Rocket Fuel May Turn Cars Greener
The primary fuels that are used on rockets when they are flown into space are liquid hydrogen and oxygen. These are ignited, to create the boosting thrust needed to reach escape velocity.
But a company that had previously worked for the European Space Agency (ESA) is now considering the use of the same kind of fuel to create a new breed of fuel-based cars that would be a lot greener than their current smoke-belching counterparts.
MagnaSteyr, and Austrian manufacturer has been developing and designing fuel lines and storage tanks that are capable of trapping and holding the needed rocket fuel that is used on ESA’s Ariane rockets. Lately, the manufacturer has decided to adapt the very same hydrogen storage technology to a prototype vehicle that would directly use hydrogen as fuel. Yes, this is different form fuel-cell vehicles, because this vehicle would use hydrogen to instead drive the primary mechanisms of the engine, and not just to produce electricity.
Using the knowledge, experience and expertise in developing space worthy hydrogen storage compartments for ESA, MagnaSteyr have developed a fuel tank for a prototype hydrogen vehicle, which is designated as the BMW Hydrogen 7. Its fuel tanks, instead of using constant refrigeration to keep the tanks at the desired temperature level, are simply made of a specially-insulated material. The tanks can store up to 114 liters of hydrogen, and can be stored for two weeks without having to worry about getting its cold temperature raised. They are also placed entirely at the back, instead of with and beside the engine.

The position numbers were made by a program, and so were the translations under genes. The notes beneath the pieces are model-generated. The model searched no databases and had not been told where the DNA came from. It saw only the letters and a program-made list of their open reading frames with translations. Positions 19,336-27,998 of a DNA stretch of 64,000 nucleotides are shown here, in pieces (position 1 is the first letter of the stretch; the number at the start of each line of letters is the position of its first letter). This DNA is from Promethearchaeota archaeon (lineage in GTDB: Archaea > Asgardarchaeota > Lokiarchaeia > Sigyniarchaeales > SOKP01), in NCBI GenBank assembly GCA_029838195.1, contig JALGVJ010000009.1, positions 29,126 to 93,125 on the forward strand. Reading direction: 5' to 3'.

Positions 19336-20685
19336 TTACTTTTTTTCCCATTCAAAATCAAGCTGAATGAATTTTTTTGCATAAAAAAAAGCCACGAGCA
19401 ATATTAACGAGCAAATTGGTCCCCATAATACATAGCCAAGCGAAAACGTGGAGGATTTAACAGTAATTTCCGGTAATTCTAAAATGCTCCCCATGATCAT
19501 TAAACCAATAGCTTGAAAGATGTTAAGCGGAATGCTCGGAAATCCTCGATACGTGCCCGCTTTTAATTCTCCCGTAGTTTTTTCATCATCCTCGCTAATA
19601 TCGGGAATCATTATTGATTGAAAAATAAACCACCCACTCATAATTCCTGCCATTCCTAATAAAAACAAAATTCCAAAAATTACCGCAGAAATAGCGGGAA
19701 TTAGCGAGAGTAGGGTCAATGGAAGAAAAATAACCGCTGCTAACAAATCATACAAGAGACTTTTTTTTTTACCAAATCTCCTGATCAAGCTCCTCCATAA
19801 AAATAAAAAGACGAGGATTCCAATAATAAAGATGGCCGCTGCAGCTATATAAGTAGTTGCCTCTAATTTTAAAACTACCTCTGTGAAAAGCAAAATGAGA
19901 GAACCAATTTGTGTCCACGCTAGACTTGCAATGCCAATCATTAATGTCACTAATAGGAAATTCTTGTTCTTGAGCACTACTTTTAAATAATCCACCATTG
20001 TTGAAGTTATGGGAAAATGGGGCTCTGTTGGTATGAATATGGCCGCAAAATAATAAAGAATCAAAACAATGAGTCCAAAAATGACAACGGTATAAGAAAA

The general challenge in storing hydrogen is that it is very difficult to keep and store. It is after all, the smallest, and the simplest element in the Universe. This is the very reason why it is needed to be kept at very low temperatures. It must be in its liquid form for it to be stored safely and for the rocket to use efficiently.
Vehicles that use hydrogen as a direct source of energy have already been conceptualized and proposed many years before. However their development has been hampered by two very difficult challenges. The first is the aforementioned storage of hydrogen, and second is the fact that hydrogen boils away and vents off when pressure drops and temperature levels rise. There also other perceived problems such as the usual scare of accidentally igniting the fuel tank. Despite all these hurdles though, BMW is hopeful that hydrogen will still be an important energy source in the future, as it is the only fuel-based energy source for the moment that is completely safe for the environment.
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